These amazing suites are now flying domestically
If you have a business or first-class flight in the coming days, you may find yourself in your airline’s most exclusive premium products as airlines struggle to figure out what to do with wide-body jets amid the coronavirus pandemic.
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The Big Three airlines have all questioned what to do with the dozens of planes idled by fears of the coronavirus outbreak in China, as we reported last month. These jets are typically used on long-haul flights to Asia, with American saying that it may use 10 unused Boeing 777s and 787s on key hub-to-hub route between Dallas and Los Angeles.
As TPG’s Ben Mutzabaugh reported earlier this week, American will move some of its wide-body aircraft to domestic routes as they’re pulled off international service. American and other airlines have already begun doing this after flights to China were halted during the initial novel coronavirus outbreak.
It could also use the larger 777-300ERs — the only wide-body aircraft featuring its Flagship First Class product — to replace Dreamliners on flights to Australia, as TPG’s Edward Russell reported last month.
Put simply: your next domestic business or first-class flight could be in Delta One or the aircraft that operates American Flagship First, both lie-flat products.
For the latest travel updates, bookmark TPG’s coronavirus hub page
Delta has already started operating its 777 — which features the Delta One Suites — between New York and its hub in Atlanta. The Points Guy himself, Brian Kelly, flew the product a few weeks back and was impressed with getting amenities like a blanket and pillow on the short flight. That aircraft is typically used on long-haul flights between Atlanta and Johannesburg.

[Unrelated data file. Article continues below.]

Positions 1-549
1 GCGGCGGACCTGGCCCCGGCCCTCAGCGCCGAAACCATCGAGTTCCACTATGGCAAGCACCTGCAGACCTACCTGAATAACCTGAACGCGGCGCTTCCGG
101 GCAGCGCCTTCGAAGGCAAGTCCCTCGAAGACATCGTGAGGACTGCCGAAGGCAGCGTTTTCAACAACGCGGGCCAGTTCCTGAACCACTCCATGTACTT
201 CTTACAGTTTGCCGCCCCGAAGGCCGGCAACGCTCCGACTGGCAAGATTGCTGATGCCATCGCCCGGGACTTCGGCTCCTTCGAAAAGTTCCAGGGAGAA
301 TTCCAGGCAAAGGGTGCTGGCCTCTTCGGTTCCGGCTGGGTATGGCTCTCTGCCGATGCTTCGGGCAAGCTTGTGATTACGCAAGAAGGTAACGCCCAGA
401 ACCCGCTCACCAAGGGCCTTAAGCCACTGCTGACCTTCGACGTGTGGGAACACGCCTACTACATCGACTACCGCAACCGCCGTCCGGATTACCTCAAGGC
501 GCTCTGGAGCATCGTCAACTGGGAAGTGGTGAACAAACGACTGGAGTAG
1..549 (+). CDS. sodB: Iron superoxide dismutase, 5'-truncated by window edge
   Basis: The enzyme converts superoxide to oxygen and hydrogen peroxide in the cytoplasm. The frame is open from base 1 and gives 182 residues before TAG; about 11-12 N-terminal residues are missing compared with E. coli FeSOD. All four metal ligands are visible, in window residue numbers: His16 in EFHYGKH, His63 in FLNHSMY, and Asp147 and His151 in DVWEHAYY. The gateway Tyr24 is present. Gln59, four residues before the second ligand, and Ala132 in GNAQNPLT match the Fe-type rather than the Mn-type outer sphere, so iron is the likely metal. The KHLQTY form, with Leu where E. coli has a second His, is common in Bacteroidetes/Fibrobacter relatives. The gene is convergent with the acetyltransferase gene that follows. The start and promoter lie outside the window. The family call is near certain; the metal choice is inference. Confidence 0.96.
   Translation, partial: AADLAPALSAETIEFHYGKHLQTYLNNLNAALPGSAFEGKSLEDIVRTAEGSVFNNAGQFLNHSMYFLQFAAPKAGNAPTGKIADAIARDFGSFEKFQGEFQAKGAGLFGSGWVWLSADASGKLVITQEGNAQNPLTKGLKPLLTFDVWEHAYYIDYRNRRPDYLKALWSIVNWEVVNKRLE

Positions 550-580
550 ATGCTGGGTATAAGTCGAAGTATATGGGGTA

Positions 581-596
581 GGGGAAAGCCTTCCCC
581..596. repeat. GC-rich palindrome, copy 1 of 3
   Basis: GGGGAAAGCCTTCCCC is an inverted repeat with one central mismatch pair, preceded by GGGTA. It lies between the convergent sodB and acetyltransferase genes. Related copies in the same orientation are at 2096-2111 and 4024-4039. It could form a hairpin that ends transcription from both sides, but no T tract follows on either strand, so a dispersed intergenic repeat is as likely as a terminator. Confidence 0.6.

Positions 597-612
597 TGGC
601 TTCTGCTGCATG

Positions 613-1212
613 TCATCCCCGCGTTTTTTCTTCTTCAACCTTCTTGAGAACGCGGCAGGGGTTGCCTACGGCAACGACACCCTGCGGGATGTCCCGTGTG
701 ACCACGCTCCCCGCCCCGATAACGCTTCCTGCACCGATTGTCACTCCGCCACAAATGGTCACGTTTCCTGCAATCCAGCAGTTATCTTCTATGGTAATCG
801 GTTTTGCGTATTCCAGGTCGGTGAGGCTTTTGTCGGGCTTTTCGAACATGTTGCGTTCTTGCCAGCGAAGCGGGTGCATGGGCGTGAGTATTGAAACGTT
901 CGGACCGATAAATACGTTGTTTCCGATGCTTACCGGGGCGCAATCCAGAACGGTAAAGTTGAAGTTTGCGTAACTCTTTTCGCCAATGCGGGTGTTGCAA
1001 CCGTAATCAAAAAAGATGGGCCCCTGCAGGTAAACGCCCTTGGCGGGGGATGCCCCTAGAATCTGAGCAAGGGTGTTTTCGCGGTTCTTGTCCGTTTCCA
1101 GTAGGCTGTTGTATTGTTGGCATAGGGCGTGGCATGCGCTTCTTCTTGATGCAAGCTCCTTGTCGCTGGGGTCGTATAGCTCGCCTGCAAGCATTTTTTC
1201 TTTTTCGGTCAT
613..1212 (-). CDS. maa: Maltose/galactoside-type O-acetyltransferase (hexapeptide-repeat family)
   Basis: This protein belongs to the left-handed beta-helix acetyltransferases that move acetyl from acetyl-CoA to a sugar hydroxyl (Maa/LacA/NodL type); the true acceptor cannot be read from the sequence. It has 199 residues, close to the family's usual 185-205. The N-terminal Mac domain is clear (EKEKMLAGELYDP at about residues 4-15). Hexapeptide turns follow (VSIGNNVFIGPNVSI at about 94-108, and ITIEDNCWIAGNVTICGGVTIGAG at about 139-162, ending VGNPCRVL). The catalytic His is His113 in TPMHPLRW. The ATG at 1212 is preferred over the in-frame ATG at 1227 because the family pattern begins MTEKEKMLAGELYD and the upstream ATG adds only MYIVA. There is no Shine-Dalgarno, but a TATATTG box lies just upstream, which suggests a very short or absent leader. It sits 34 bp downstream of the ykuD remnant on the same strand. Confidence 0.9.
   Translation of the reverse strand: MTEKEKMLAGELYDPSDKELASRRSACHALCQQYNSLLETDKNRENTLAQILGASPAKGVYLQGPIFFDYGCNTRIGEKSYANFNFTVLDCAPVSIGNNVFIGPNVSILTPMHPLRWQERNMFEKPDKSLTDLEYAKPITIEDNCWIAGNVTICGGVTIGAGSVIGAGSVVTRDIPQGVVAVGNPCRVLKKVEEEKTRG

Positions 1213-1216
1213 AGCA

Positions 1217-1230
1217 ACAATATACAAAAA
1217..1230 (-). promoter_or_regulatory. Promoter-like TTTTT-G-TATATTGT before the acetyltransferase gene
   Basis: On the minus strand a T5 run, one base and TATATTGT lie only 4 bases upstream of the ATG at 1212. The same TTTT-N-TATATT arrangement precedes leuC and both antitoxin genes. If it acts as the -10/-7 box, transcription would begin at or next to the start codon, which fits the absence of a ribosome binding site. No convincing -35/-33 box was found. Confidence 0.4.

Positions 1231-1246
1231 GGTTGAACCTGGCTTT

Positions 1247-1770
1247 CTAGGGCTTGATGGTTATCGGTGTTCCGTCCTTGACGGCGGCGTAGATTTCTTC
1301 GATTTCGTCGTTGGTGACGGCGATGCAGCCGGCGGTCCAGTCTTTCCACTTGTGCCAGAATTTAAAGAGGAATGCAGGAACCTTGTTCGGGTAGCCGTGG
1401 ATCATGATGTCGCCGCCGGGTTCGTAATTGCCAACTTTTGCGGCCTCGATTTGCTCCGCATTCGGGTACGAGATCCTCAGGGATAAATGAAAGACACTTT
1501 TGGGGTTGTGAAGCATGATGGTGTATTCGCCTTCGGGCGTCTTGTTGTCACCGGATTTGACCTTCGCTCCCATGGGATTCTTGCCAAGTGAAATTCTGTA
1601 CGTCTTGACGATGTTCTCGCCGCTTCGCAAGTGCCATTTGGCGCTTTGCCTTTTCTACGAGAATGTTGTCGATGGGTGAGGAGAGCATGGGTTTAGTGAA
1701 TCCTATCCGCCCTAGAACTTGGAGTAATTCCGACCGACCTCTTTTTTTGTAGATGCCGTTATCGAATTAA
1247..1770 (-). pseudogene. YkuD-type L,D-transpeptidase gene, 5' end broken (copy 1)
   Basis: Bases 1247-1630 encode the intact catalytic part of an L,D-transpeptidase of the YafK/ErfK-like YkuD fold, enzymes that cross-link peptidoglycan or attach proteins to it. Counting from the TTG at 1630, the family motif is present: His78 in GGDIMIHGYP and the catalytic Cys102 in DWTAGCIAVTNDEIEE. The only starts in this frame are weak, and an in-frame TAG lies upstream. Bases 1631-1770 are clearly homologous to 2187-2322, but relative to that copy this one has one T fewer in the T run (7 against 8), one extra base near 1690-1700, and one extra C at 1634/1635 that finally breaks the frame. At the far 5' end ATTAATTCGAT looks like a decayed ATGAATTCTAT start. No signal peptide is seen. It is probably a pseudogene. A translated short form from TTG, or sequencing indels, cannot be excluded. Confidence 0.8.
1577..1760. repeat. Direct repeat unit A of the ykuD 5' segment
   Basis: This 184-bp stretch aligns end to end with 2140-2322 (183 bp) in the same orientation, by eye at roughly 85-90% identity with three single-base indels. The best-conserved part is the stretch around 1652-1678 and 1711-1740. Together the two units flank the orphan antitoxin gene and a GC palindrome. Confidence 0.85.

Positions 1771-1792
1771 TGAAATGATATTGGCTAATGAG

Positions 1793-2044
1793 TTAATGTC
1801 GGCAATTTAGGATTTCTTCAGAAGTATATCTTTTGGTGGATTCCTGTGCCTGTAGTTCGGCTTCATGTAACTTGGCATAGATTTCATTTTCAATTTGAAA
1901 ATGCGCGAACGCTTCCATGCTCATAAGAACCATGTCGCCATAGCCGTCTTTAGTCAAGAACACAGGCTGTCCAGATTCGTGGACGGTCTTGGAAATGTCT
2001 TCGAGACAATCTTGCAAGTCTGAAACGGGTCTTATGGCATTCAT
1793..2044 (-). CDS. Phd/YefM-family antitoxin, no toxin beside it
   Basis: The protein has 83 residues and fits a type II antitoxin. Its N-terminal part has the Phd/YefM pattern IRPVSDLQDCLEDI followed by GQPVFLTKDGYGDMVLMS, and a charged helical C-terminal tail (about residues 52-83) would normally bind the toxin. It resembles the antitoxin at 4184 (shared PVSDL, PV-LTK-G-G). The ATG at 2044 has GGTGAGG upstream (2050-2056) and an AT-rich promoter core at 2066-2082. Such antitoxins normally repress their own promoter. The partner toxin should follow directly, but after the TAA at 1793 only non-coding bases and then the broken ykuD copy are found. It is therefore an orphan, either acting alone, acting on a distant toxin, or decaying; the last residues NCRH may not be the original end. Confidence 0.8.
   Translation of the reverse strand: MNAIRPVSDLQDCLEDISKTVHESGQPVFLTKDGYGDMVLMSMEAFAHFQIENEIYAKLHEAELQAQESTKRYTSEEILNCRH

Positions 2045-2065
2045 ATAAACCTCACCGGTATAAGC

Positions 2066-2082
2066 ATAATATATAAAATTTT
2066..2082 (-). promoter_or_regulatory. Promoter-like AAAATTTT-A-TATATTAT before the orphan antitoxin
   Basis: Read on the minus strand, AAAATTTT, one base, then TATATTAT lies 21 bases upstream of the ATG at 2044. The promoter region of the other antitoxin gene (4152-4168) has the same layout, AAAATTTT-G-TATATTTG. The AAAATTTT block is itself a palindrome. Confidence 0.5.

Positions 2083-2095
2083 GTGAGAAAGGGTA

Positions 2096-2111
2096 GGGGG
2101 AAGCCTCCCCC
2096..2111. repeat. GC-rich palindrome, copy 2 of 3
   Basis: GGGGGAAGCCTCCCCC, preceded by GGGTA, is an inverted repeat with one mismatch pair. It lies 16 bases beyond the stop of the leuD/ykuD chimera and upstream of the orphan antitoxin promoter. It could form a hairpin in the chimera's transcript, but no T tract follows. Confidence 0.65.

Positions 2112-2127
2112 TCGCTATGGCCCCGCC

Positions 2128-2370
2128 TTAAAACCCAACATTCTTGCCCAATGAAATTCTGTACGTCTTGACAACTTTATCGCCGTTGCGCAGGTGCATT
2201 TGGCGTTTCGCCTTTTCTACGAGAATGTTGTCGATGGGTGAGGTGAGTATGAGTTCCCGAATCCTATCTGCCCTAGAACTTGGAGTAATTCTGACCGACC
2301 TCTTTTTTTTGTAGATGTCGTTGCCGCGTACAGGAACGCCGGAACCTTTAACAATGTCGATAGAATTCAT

There are 28 suites in the Delta One cabin arranged in a forward-facing 1-2-1 configuration, with each featuring a sliding door that you can close for more privacy.
Delta is currently selling business-class tickets on the 777-200LR between New York and Atlanta for 23,500 Delta SkyMiles plus $5.60 one-way or $459 one-way. If you’re low on Delta miles, you can transfer American Express Membership Rewards points or consider opening a cobranded Delta Amex card.
Another way is to take advantage of Virgin Atlantic’s Flying Club program, where first-class intra-U.S. flights will only set you back 22,500 miles each way. Virgin Atlantic miles are pretty easy to collect, as the program is a 1:1 transfer partner with American Express Membership Rewards, Chase Ultimate Rewards and Citi ThankYou Points and a 3:1 transfer partner for Marriott Bonvoy.
And if you have $143 on hand, that’s enough to get you a one-way first-class seat on American’s A321 Transcon between Boston and New York, an hour-long flight. The cabin is comprised of 10 first-class seats arranged in a 1-1 configuration and is typically served on cross-country routes. If you want to use miles, you can book this seat for 32,500 AAdvantage miles plus $5.60. We’re also seeing several short- and medium-haul routes operating lie-flat seats, including Dallas (DFW) to Los Angeles (LAX) on the Boeing 787-9.
Obviously, you won’t get the same amenities on these short flights as you would on a longer flight. So don’t expect Delta’s popular Tumi amenity kit on your flight to Atlanta or Casper amenities like pajamas or slippers on American. Additionally, if you’re flying American’s A321T in first, you won’t have access to the Flagship lounge as you would on a qualifying transcontinental flight or Flagship First dining. Keep in mind that all of these routes are subject to additional equipment swaps, as the coronavirus outbreak evolves.
That said, if you’re an AvGeek who needs to travel in the next few weeks anyway, you might be in for a pleasant surprise on your next short flight.
Be sure to watch TPG’s dedicated page for coronavirus updates for the latest news.
Featured photo by Zach Honig/The Points Guy.
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